© 2007 PALGRAVE MACMILLAN LTD 1462-8732 $30.00 JOURNAL OF COMMERCIAL BIOTECHNOLOGY. VOL 13. NO 4. 235-243 AUGUST 2007 Is 'evergreening' a cause for concern? A legal perspective Scott Parker Kevin Mooney Date Received (in revised form): th August evergreening; incremental modification; strategic patenting - INTRODUCTION It is useful at the outset to attempt some definition of the terms used in the published papers on this subject. ‘Evergreening’ has become a pejorative term to mean that innovator pharmaceutical companies abuse the patent and regulatory systems to delay the legitimate entry of generic competition. ‘Incrementally modified drugs’ is most often used to describe variations (usually characterised by those complaining of ‘evergreening’ as ‘minor’) on existing pharmaceutical products such as new formulations, new crystalline forms, etc of the established product. ‘Me-too drugs’ is used to describe a drug of similar molecular structure used to treat the same condition as another, successful drug marketed by a competitor company. These last two expressions, however, are not used consistently and it is sometimes unclear whether the criticism of ‘evergreening’ in a particular instance is aimed at one or both of the above categories of development. In this paper, we use ‘incrementally modified drugs’ to cover both. Debate on the economic, public health and policy aspects of ‘evergreening’ has tended to be polarised. In summary, critics of the innovator pharmaceutical industry have argued that ‘incremental modification’ is simply a low-risk means of cashing in on the success of established products which brings little or no health benefit at the expense of fragmenting the market and/or delaying generic entry, diminishing the rewards rightly due in respect of the ‘breakthrough’ product and imposing strain on R&D resources that would be better applied elsewhere. In reply those defending the industry have argued that what is complained of is in reality a consequence of parallel development programmes and improvement that results in greater therapeutic choice for patients, safer and more effective medicines and a valuable source of competition both during and after the patent life of the ‘breakthrough’ product that exerts a beneficial influence on drug pricing. Related issues include the cost of pharmaceutical research and development and the shortening of the commercially most valuable period of patent protection (ie the patent life remaining post product launch) caused by the delay between filing for a patent on a new compound and getting that product to market. It is not the purpose of this paper to advance this debate but rather to step back and consider the legal issues on which the debate is (or should be) founded. TO WHAT EXTENT ARE THE ALLEGATIONS OF ‘EVERGREENING’ OF GENERAL APPLICABILITY? A review of the literature in this field reveals that many of the criticisms are focussed primarily upon the interaction between the patent and regulatory systems in the United States and Canada. Concern has been expressed that in the US innovator drug companies have been able to use provisions of the Hatch–Waxman Amendments to the Federal Food, Drug and Cosmetics Act to delay or deter the launch of generic competitor products. In particular, instances have been complained of where the innovator pharmaceutical company has allegedly used the listing of additional patents in the ‘Orange Book’ to try to benefit from more than one 30-month period of stay of the FDA’s approval of the abbreviated new drug application (ANDA) and in this way extend its period of protection from generic competition. Similar complaints have been made in Canada where the regulatory environment for pharmaceuticals is (in this respect at least) similar. It is worth noting, however, that subsequent to recommendations by the Federal Trade Commission (FTC) amendments have been made to the US law that are designed to correct these alleged abuses of the regime. The Government of Canada has also proposed amendments to accelerate the market entry of generic versions of patented pharmaceuticals. It may then be that certain of the specific allegations levelled against the innovator pharmaceutical companies in the US and Canada have already been addressed by legislative action. Nevertheless, a number of more general and ill-defined criticisms have also been raised which need to be considered in the context of other countries (even those such as the United Kingdom) which do not have an equivalent of the ‘Orange Book’ system. WHAT ARE THE CRITICISMS OF SO-CALLED ‘MINOR VARIATIONS’? The more general criticisms within the ‘evergreening’ umbrella are summed up by the European Generic Medicines Association (EGA) as ‘repeatedly creating line extensions and socalled “next generation” drugs, incorporating minor, normally therapeutically insignificant, variations to a product and patenting it as a new medication’.1 Examples of the types of ‘minor variations’ that are being referred to by the EGA are set out by the National Institute of Health Care Management (NIHCM) in its 2002 report, ‘Changing Patterns of Pharmaceutical Innovation’, which refers to ‘minor features such as inert ingredients and the form, colour and scoring of tablets’.2 Other modifications that are sometimes included in the list of ‘minor variations’ that are allegedly used to extend a product’s patent life in a way that is seen as harmful to the market include the following: dosage forms, delivery systems, combination products, uses for new indications, specific enantiomers, salts, esters and crystalline forms and means of manufacture. The purpose of this paper is not to evaluate whether or not these ‘minor variations’ may be of significant therapeutic value. While it is certainly the case that some improvements are of greater therapeutic benefit than others there are many examples of very significant benefits to patients arising from improvements that could be said to fall within such a list of ‘minor variations’. This is well documented elsewhere.3 Accordingly, where criticisms are to be made they should be levelled against specific drugs or patents and not against particular classes of innovation. Our aim is to consider whether from a legal perspective the patenting strategy that is complained of by the generics industry really is capable of delaying or preventing the entry of a generic product onto the market. THE LEGAL BACKGROUND The patent system provides an incentive for companies to incur the cost and risk of research by providing the time-limited exclusive right to commercialise a patented product. At the heart of the patent system in the UK (and all other fully TRIPs compliant countries) is the requirement that to qualify for the monopoly right that the patent confers (20 years from the date of filing the patent application) the invention covered by the patent must be novel, non-obvious (ie it involves an inventive step) and capable of industrial application (‘utility’ or ‘usefulness’ in the US). The novelty and inventiveness of the patent is evaluated against the ‘state of the art’, which consists in general of every item of information which has ever been made available to the public by any kind of publication, or by use, anywhere in the world, at any point in time before the first filing date of the patent. It is a basic principle of patent law that once details of a product have entered the public domain (by being published anywhere without patent protection, or when any patents for the product or proposal expire or lapse), then everyone has freedom to use that information and any obvious developments of it. So before assuming that any new development relating to a known compound can be patented, we have to ask: 1. Is this new? Any previous publication or use, no matter how obscure, of the same invention destroys novelty and prevents a patent being issued or, if issued in ignorance of such a publication, this will subsequently cause the patent to be declared invalid if sought to be enforced. 2. Is there an inventive step? A patent cannot be granted for anything which is simply an obvious development or variant on any individual piece of information which is part of the state of the art. It is no answer that the piece of information in question may never have come to the attention of the fictitious ‘person skilled in the art’ who is central to any determination of ‘obviousness’. 3. Is there a proposed industrial application for the invention (in the broad sense of having some useful purpose)? The invention does not have to demonstrate an improvement on what is already known, but it cannot be speculative. It must have a use. For example, a DNA sequence for a recombinant gene fragment with a welldefined function is a patentable invention whereas a DNA sequence alone without any indication of function or of its useful attributes is not. 4. Does the patent describe how to put the invention into effect? The patent must be ‘enabling’; it must add to public knowledge, and contribute in its own right to the state of the art. In this way each new patent moves the frontier of the state of the art forward and makes it more difficult to find improvements which are neither old nor obvious. This disclosure enables third parties to implement the invention once the patent has expired and, is the consideration (in the legal sense) for the monopoly right granted by a patent. HOW THE PATENT SYSTEM DEALS WITH ‘EVERGREENING’ The criteria of patentability set out above apply equally to all inventions from the most basic mechanical patent to the most complex microelectronic or biotechnological invention. Similarly patent law does not distinguish between the invention of a wholly new product and inventions relating to improvements upon an existing product. The same criteria for patentability apply. ‘Double patenting’ is prohibited. That is to say the same invention cannot be covered by more than one patent. Thus for an improvement upon an existing pharmaceutical product to be patentable in its own right it will need to satisfy the criteria of novelty and non-obviousness taking into account the earlier product and all that is known about it in the public domain at the time that the second patent is applied for. If a patent is granted in respect of this improvement it will only cover the improvement to which it relates and will not extend to the originator product. That is to say a patent for a new product in a class will always be broader than any subsequent patent covering an improvement, modification or derivative of that product and so the exclusivity granted is in broad terms commensurate with the scope of the scientific advance that it reflects. An important corollary to the prohibition on ‘double patenting’ is that a patent covering an improved version of a pharmaceutical (or any other) product does not preclude a generic company from copying all forms of the originator product once the patents protecting these forms have expired. For example, if a company selling a patented pharmaceutical reformulates that product as a syrup for paediatric administration and then patents the new formulation, generic competition to the original adult formulation will be possible once the patents covering it expire or are invalidated. The existence of the patent on the paediatric formulation will not delay or prevent generic competition on the original formulation. The innovator company will, however, continue to have the exclusive right to sell the paediatric formulation for the remainder of the life of the patent covering this specific improvement. If in the above example the improvement made is not a paediatric formulation but a slow release formulation that allows once daily dosing and so improves patient compliance as a result of increased convenience, doctors and patients will have a choice between generic versions of the original formulation or the new once-daily product once any patent on the original formulation expires. The patents on the slow release formulation will not delay or prevent marketing of the original formulation. The market will then decide whether the benefits offered by the improved formulation make it worth paying for in the face of cheaper versions of the original product. The answer to this question will inevitably vary from market to market and between different patient populations. Either way the patient would appear to benefit from the increased choice available. A simple and further example of this is ibuprofen. The supermarket shelf carries premium-priced ibuprofen formulations which typically are quicker acting or easier to take than the traditional tablet. These formulations may be patent protected. Customers can, however, decide for themselves whether the added benefit is worth the extra cost. The patents do not prevent anybody from buying the ordinary, cheapest kind of tablet. Reference to patents covering the colour and scoring of tablets has been made in several articles criticising the pharmaceutical industry (without the specific patents that are complained of being identified).4 It is informative to consider how the patent system would apply to such ‘developments’. To the best of the authors’ knowledge no patents have ever been granted for the colour of pharmaceutical products. In fact, since UK patent law (and most others) expressly excludes the patenting of ‘aesthetic creations’ the colour of a pharmaceutical product could only ever be patentable if either: (a) it could be established that the colour itself produces a technical effect, such as a therapeutic benefit caused by increased compliance, that is novel and not obvious; or (b) that the means of obtaining that colour, the manufacturing process of colouring the tablet, is itself novel and not obvious. It goes without saying that for a ‘pink pill’ patent application the technical effect, novelty and inventiveness would be scrutinised carefully. Nevertheless, the application would be looked at on its own facts and applying the patentability criteria described above. Similarly, as regards the scoring of tablets, the same standard of patentability and scrutiny must be satisfied. It would need to be established that tablets had never been scored in this way before and that to do so was not an obvious departure from what has gone before. Without further investigation it should not be assumed that such an invention would be of no value to patients (eg it could be that compliance among children would be improved if the tablet is more cleanly cut as a result of the means of scoring employed). There are plenty of examples of developments (reformulations, new salts, combinations and the like) that have real therapeutic benefit but which at first blush may seem trivial. Again, the more minor that a variation is (eg a pink tablet or means of scoring the tablet) the more narrow the relevant patent protection will be and the easier it should be for a competitor to design around the patent without needing to seek to invalidate it. For example, if a patent is (or has been) granted that covers a particular colour of tablet or a particular means of scoring such tablet then such a patent would not stop a competitor from marketing (respectively) a different colour tablet or a tablet that is not scored or that is scored in a different way. In summary, therefore, the patent system is inherently adapted to reflect how much innovation in fact takes place (by way of improvements to existing technology) and to prevent ‘evergreening’. It allows the use of ‘old’ technology while protecting (and thus providing incentives for) improvements to that technology. Another factor to be taken into account in any debate on the patenting of ‘minor variations’ is that it is not only the company that owns the patents covering the originator product that can patent improvements thereto. Other companies (including generics) can (and do) do this, with the consequence that there may be a number of companies having similar products (some of which may for a variety of reasons be better suited to particular patients) and healthy competition in the marketplace. ‘STRATEGIC PATENTING’ A related charge that is sometimes made against innovator companies is that they file numerous patents on multiple attributes of a single product so as to create a ‘patent thicket’ that so complicates third-party research that it strangles innovation, or that they are guilty of what is sometimes referred to as ‘strategic patenting’.5 Implicit in these charges is that the only reason for filing these patents is maintenance of market share for as long as possible after the expiry of the patents covering the originator product itself. This is a serious charge that deserves to be looked at in more detail. Of course, pharmaceutical and biotechnology companies (like companies in all other R&D-based industries) have patenting strategies. In no other industry is there any suggestion that companies should restrict themselves to patenting inventions that meet some higher standard over and above the basic criteria for patentability or that companies should not seek protection for certain types of technological advance or that exceeding a certain number of patents in a technical area is per se reprehensible. When one considers that intellectual property rights are the life-blood that propels pharmaceutical advances in the private sector (and to an increasing extent in the public sector as well) and takes into account the sums that are typically spent on a new product during the 10–15-year-period from discovery through pre-clinical and clinical trials to regulatory approval and market launch, any company that did not do all that it could to protect its inventions would be acting negligently towards its shareholders. On the subject of patenting strategies in the pharmaceutical industry the UK Patents Court judge Mr Justice Jacob (now Lord Justice Jacob) said in the case of Synthon v SmithKline Beecham ‘I ask myself whether SB have done anything blameworthy…and I cannot see that they have. On the contrary, so far as I can see, they have employed competent and careful patent agents to obtain for them the best patent position which they think they can get. It may be good, it may be bad, but they are doing their job and I see no criticism whatever in the conduct of SB’.6 If one accepts that the nature of pharmaceutical and biotechnological innovation (as with other R&D based industries) is most often incremental and cumulative then it follows that the patent system should reflect this reality. This is indeed the case. As we have seen above, the patent system does not distinguish between ‘breakthroughs’ and ‘incremental improvements’ in terms of the patentability requirements that apply. At the same time a greater reward (a broader patent) is granted in respect of the ground breaking research than for inventions directed at solving further technical hurdles and optimisation of the initial invention. In the experience of the authors most of the patents that have been challenged by generic companies wishing to enter the market were applied for during the development of the originator product rather than once it has been established as a commercial success. This reflects the organic process of drug discovery and development and the time lag between drug discovery development, clinical testing and regulatory approval (ie that inventions are made in overcoming the various technical challenges faced during drug development). Nevertheless, some innovations are made at a later stage. For example, it may be that it is only after the product has been prescribed to a population of patients post-launch that it will become evident that further improvements need to be made to improve efficacy, deal with a compliance (or other) problem or expand the target patient population or disease indications. Such improvements may stem from greater experience of the product, problems unexpectedly encountered in particular patient populations or other advances made in the field. Given that the purpose of the patent system is to encourage innovation and (in the pharmaceutical sector) to lead to better medicines, it would be strange indeed if this incentive was removed or diminished once the first product of a particular type has been launched. ‘WEAK’ PATENTS – WHAT ARE THEY AND HOW DO THEY COME TO BE? In a 2004 paper entitled ‘Ownership of knowledge – the role of patents in pharmaceutical R&D’ two sources of the ‘weak’ patents that are complained of were identified, namely ‘lax rules on patentability’ and ‘shortcomings in the patent examination process’.7 We shall consider these in turn. Lax rules on patentability As has been indicated above, the rules on patentability in most advanced countries are designed to apply the same threshold. It is not the role of the patent system to manipulate the market by offering increased incentives for research in a particular field or of a particular type. To the extent that this is necessary there are many better ways to achieve this (eg tax incentives, legislation such as that supporting ‘orphan drug’ research and public (and shareholder) pressure). Accordingly, the distinction made by the FDA between the ‘most innovative’ types of new drugs, those that provide ‘moderate innovation’ and ‘modest innovation’ is irrelevant when assessing patentability. There are no gradations of novelty or non-obviousness. Importantly, the analysis of patentability must be made without the benefit of hindsight. This requires that the patent office or court tasked with determining validity (and the scientific experts assisting the court in this analysis) may be required to look back almost 20 years to consider the ‘state of the art’ at the time that the patent was filed. This is difficult to do, particularly in a fast moving field such as molecular biology or biotechnology where the use of what is today taught to undergraduates as a routine technique would 20 years ago have been cutting-edge research. Inevitably a failure to get inside the mindset of the ‘person skilled in the art’ at the time of the filing (the correct test for inventiveness) and to ignore all that they have learnt since then, causes many more patents to be seen as ‘weak’ than is actually the case. An example of the way in which the threshold of what is patentable changes over time as technical advances are made and the ‘state of the art’ develops is in the area of chiral chemistry. In the 1980s the synthesis (or separation) of a single enantiomer from a racemic mixture was often difficult to achieve. If the pure enantiomer could be obtained and shown to have improved efficacy or reduced toxicity compared with the racemic mixture of the two enantiomeric forms, then this would most likely have been an invention deserving of patent protection. Indeed, a number of such patents have been granted (some of which relate to successful products). Nowadays, however, (and always depending on the facts) it may be more routine for a pharmaceutical company to look at the properties of particular enantiomers. Accordingly, it may be expected that it would now be more difficult to obtain a patent covering the use of an enantiomer of an already known chiral molecule. It is of fundamental importance that the measure of the degree of inventiveness required for an invention to be patentable is set at the right level. Notwithstanding international conventions such as TRIPs and the European Patent Convention the attitude of patent examiners and the courts varies from country to country (as can be seen by the fact that it sometimes happens that a patent will be invalidated in one country, only for an identical patent to be upheld in the courts of another country) and so this is a question that needs to be addressed on a country-by-country basis. This paper is clearly not the place for such a review. Suffice to say that in the UK the perception is that the patents judges are not hesitant to revoke invalid patents and that it should be expected that short shrift will be given to patentees’ attempts to claim too broadly. The standard of inventive step that a patent must satisfy in order for it to be upheld by the UK court is widely seen as being a tougher test than in many other jurisdictions. Accordingly, in the UK the criticism is more often levied (and not just by innovator pharmaceutical companies) that the standard of patentability applied by the courts is now set too high. Shortcomings in the patent examination process So how can the situation exist where it is not uncommon for a patent to be granted following objective examination by a patent office only to be subsequently invalidated by a court? The number of patent applications being filed is increasing in most patent offices around the world. The effect of this is to increase the pressure on patent examiners who in the course of a single day may be required to review a number of patent applications in detail, review the prior art and evaluate patentability. It is also the case that the majority of patent applications most probably reside in the grey area between applications which on a preliminary review may be seen to be clearly weak and which should be rejected and those that clearly satisfy the requirements of patentability. In the circumstances the results of the UK and European offices are generally quite satisfactory and many applications are weeded out at this stage. Unlike in the US there are no presumptions made in the European examination process that favour the issuance of a patent. No matter how well trained and specialised the examiners and how thorough the searching it is inevitable that some patents will be granted which should not have been. It is important to keep in mind that the overwhelming majority of the patents reviewed by a patent examiner will have no economic value and that there is no way of the examiner knowing which are the commercially important ones. In contrast, the patents litigated in the pharmaceutical industry typically relate to products that are of great commercial value. It is hardly surprising that with significant economic benefit riding on the outcome of litigation and far greater time and resources available, a generic company seeking to invalidate a granted patent may identify new prior art that was not identified in the examination process that calls into question the validity of the patent. In Europe generic companies can avail themselves of the opposition procedure that exists for the patents in all of the designated European countries to be invalidated centrally at the European Patent Office. This procedure allows interested parties a nine-month period from grant of the patent within which to apply to revoke a patent that they believe should not have been granted. Not only is this system a more cost-effective means of challenging validity but it is also a valuable check on the examination process in which competitor companies, who will be far better placed to identify ‘trivial’ patents that they believe may unfairly affect the market and to apply the resources needed to invalidate them, have the chance to contribute. It seems that there is now widespread support for such a post-grant opposition procedure to be introduced into the US granting process.8 WHAT IS THE EXTENT OF THE ALLEGED DELAY SUFFERED BY THE GENERIC INDUSTRY? We accept that no matter how much investment is made in improving the world’s patent offices some patents will be granted which should not have been. We must therefore consider the impact that such patents may have on the industry in terms of both the delay and expense of bringing legal proceedings to revoke these patents. Any analysis which concludes that a truly ‘weak’ patent will deter a generic company from entering a market where, absent that patent, a good product opportunity exists is flawed and underestimates the sophisticated nature of today’s generic industry. Such companies now employ first class patent attorneys, lawyers and patent researchers inhouse. Even where this is not so the cost of instructing external lawyers to provide a validity opinion is negligible in comparison to the potential gains to be made. Such companies will also prepare carefully for their product launch (including planning for the revocation of any blocking patents) in sufficient time that the generic product can be launched promptly after the expiration of the ‘primary’ patent(s). Delay in market entry therefore is more likely to be caused, it is submitted, by litigation procedures in certain countries which frustrate the attempts of generic companies to clear blocking patents out of the way. In the UK the legal system is in fact helpful to companies seeking to invalidate a patent in a cost-effective and timely manner for a number of reasons: (i) unlike in the US there is no presumption that an issued patent is valid and no requirement that invalidity must be established by ‘clear and convincing evidence’; (ii) patent cases in the UK are heard by a highly specialised judge (no jury trials) who may be guided on technical issues by independent technical experts; (iii) as mentioned above the patents judges in the UK are not hesitant to invalidate patents that they perceive to be unworthy of protection; and (iv) following the cases of SmithKline Beecham v Generics UK and SmithKline Beecham v Apotex Europe9 the UK Patent Court has made it clear that the onus is now on the generic competitor to ‘clear the path’ of any existing patents before it begins its commercial activities. The effect of these decisions is that generic companies now know they must launch revocation actions in sufficient time to allow for revocation actions (and typically a subsequent appeal) prior to launch and therefore plan for this. Compared with many other jurisdictions, patent litigation in the UK is also quick. Since the introduction of the Civil Procedure Rules in 1999 pressure has been applied to increase the speed of litigation and decrease its cost. It is now the case that most patent cases reach trial within one year of proceedings being launched and a Court of Appeal hearing will typically follow within about six months of the first instance judgment. In addition, procedures for ‘speedy trial’ and the following of a ‘streamlined procedure’ now exist and in appropriate cases a revocation action may be brought to court in as little as four months after proceedings are launched. Indeed, in Mayne Pharma v Pharmacia Italia the judgment of the Court of Appeal was delivered within nine months of proceedings being started.10 Also the winning party will typically be awarded around 70 per cent of its legal costs by the losing party thereby significantly reducing the cost of entry to a successful generic company. The authors recognise that in other countries the procedure for revoking a patent may be slower and more expensive than in the UK, for example a 2002 FTC study states that in the US the average time between filing a patent infringement action and a court of appeal decision is almost 38 months. Problems such as this are, however, generally inherent in the judicial systems of the countries in question and are not a result of the patent system per se or any manipulation of the patent system or court procedure by patentees. In conclusion, the allegation that pharmaceutical companies have been able to delay substantially the entry of generic competition by ‘evergreening’ many of their patents simply does not reflect the reality and mischaracterises how the patent system operates in the context of technological innovation. A patent over an improvement does not restrict a generic company from launching a competitor of the originator product and, in the UK at least, the procedure and attitude of the court is conducive to the speedy and costeffective challenge of ‘weak’ patents. © Simmons & Simmons References and Notes Health Care Management Research and Educational Foundation – May 2002. 1. See the European Generic Medicines Association website at http ://www.egagenerics. com/ gen-evergrn .htm. 2. Changing patterns of Pharmaceutical Innovation - A research report by the National Institute for 3. The importance of incremental innovation for development. A submission to the World Health Organisation's Commission on Intellectual Property Rights, Innovation and Public Health by the International Chamber of Commerce's Commission on Intellectual Property , 2005 . 4. Indeed, in 2002 President Bush referred to '…patents based on minor features such as the colour of the pill bottle or a specific combination of ingredients unrelated to the drug's effectiveness…' in announcing reforms aimed at combating alleged abuses that have kept generics off the US market . 5. To promote innovation: the proper balance of competition and patent law and policy . Federal Trade Commission Report 2003 , 6. Synthon BV v SmithKline Beecham, PLC 14th February, 2003 Ch D (Patents Ct) (Jacob J) LTL 25 /2/2003. 7. Ownership of Knowledge - the role of patents in pharmaceutical R&D. Correa. Bulletin of the World Health Organisation October 2004 , 82 ( 10 ), 784 - 790 . 8. Drafts of a patent reform bill that provides for the introduction of a post-grant opposition procedure and a switch from the present 'first to invent' patent system to one founded on the 'first inventor to file' are presently under review by the US legislature. If enacted in a form similar to the discussion draft this would go a long way towards harmonising patent law between the US and Europe. 9. SmithKline Beecham and others v Apotex Europe and Others 2002 EWHC 2556 (Pat) . SmithKline Beecham v Generics UK 2002 , IPD January 2005 . 10. Mayne Pharma and another v Pharmacia Italia 2005 . LTL 17 /2/2005: 2005 28( 3 ) IPD1.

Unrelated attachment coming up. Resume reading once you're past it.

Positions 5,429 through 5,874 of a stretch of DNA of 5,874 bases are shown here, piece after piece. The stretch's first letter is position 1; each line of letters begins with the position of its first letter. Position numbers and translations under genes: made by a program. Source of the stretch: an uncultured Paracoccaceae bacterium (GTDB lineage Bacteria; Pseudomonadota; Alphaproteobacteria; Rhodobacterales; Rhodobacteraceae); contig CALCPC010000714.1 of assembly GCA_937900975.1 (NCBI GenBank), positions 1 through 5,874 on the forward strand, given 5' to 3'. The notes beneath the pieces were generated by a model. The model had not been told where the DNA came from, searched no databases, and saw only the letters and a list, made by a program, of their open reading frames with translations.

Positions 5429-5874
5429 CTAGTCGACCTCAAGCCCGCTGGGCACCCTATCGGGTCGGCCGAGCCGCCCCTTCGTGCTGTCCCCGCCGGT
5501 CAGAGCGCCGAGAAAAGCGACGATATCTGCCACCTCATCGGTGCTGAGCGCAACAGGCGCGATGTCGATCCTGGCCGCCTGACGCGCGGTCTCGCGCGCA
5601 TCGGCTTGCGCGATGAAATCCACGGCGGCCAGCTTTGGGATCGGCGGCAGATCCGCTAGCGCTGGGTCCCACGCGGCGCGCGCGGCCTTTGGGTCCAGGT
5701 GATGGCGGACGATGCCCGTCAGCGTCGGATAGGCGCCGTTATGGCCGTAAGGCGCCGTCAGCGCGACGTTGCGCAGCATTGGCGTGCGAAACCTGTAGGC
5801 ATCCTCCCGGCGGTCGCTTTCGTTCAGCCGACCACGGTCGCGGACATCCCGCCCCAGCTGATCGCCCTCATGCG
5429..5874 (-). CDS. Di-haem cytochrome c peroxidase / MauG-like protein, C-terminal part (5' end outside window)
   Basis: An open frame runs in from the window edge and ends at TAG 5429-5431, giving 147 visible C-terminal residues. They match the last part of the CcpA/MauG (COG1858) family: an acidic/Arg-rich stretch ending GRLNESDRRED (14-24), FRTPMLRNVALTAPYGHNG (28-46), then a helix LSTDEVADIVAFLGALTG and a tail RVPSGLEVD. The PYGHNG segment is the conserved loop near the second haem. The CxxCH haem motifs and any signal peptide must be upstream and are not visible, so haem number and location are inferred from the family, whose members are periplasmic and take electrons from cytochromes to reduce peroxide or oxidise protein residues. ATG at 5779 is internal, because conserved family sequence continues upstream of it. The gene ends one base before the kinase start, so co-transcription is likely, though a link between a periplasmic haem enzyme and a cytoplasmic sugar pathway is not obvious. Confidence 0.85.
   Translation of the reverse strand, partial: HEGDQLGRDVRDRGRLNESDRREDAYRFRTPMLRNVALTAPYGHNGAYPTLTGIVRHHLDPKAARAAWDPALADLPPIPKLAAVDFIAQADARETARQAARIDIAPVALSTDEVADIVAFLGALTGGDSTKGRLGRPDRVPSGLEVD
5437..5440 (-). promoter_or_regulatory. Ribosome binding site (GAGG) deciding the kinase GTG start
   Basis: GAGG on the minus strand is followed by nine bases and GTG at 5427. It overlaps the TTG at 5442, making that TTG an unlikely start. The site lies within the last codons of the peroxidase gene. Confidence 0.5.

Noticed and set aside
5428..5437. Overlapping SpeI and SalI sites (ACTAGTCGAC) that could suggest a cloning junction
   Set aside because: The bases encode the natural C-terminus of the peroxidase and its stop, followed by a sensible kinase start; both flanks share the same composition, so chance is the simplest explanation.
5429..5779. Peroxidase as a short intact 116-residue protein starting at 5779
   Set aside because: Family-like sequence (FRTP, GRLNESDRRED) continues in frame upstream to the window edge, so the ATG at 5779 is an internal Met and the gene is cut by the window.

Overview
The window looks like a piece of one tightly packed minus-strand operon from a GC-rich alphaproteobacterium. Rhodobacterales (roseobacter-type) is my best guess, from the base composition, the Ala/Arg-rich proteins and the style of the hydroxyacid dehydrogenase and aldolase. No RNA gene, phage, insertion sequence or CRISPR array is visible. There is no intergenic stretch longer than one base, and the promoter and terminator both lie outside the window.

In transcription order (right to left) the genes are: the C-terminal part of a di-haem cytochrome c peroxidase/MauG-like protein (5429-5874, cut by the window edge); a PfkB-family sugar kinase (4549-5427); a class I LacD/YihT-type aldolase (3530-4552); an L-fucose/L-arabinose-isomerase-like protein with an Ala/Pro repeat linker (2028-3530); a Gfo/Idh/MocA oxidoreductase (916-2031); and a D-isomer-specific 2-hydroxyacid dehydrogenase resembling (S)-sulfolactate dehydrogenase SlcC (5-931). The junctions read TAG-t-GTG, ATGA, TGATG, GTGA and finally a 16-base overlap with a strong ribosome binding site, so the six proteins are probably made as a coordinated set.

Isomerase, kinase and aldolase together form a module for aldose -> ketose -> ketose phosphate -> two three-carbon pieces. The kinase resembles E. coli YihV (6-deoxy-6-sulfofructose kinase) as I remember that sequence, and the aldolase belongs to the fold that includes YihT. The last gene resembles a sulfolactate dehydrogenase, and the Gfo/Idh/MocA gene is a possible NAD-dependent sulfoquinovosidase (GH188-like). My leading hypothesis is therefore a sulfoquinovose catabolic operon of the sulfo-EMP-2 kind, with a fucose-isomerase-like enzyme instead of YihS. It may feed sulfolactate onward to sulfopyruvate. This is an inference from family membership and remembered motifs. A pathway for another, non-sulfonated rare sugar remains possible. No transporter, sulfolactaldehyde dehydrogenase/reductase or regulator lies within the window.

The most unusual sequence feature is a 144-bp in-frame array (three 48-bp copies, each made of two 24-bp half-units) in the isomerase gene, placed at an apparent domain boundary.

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Scott Parker, Kevin Mooney. Is ‘evergreening’ a cause for concern? A legal perspective, Journal of Commercial Biotechnology, 2007, 235-243, DOI: 10.1057/